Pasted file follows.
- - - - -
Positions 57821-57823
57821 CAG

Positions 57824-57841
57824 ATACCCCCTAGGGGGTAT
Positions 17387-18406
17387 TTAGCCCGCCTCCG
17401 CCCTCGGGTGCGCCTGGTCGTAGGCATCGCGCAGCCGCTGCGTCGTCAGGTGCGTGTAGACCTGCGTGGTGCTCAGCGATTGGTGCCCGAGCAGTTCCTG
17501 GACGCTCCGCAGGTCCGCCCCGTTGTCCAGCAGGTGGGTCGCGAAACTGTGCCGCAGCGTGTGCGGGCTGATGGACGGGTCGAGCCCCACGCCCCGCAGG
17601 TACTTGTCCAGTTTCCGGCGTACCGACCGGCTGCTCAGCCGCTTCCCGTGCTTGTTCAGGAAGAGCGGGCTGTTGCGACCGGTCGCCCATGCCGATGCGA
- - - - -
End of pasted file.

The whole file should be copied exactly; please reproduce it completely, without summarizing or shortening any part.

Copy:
Positions 57821-57823
57821 CAG

Positions 57824-57841
57824 ATACCCCCTAGGGGGTAT
Positions 17387-18406
17387 TTAGCCCGCCTCCG
17401 CCCTCGGGTGCGCCTGGTCGTAGGCATCGCGCAGCCGCTGCGTCGTCAGGTGCGTGTAGACCTGCGTGGTGCTCAGCGATTGGTGCCCGAGCAGTTCCTG
17501 GACGCTCCGCAGGTCCGCCCCGTTGTCCAGCAGGTGGGTCGCGAAACTGTGCCGCAGCGTGTGCGGGCTGATGGACGGGTCGAGCCCCACGCCCCGCAGG
17601 TACTTGTCCAGTTTCCGGCGTACCGACCGGCTGCTCAGCCGCTTCCCGTGCTTGTTCAGGAAGAGCGGGCTGTTGCGACCGGTCGCCCATGCCGATGCGA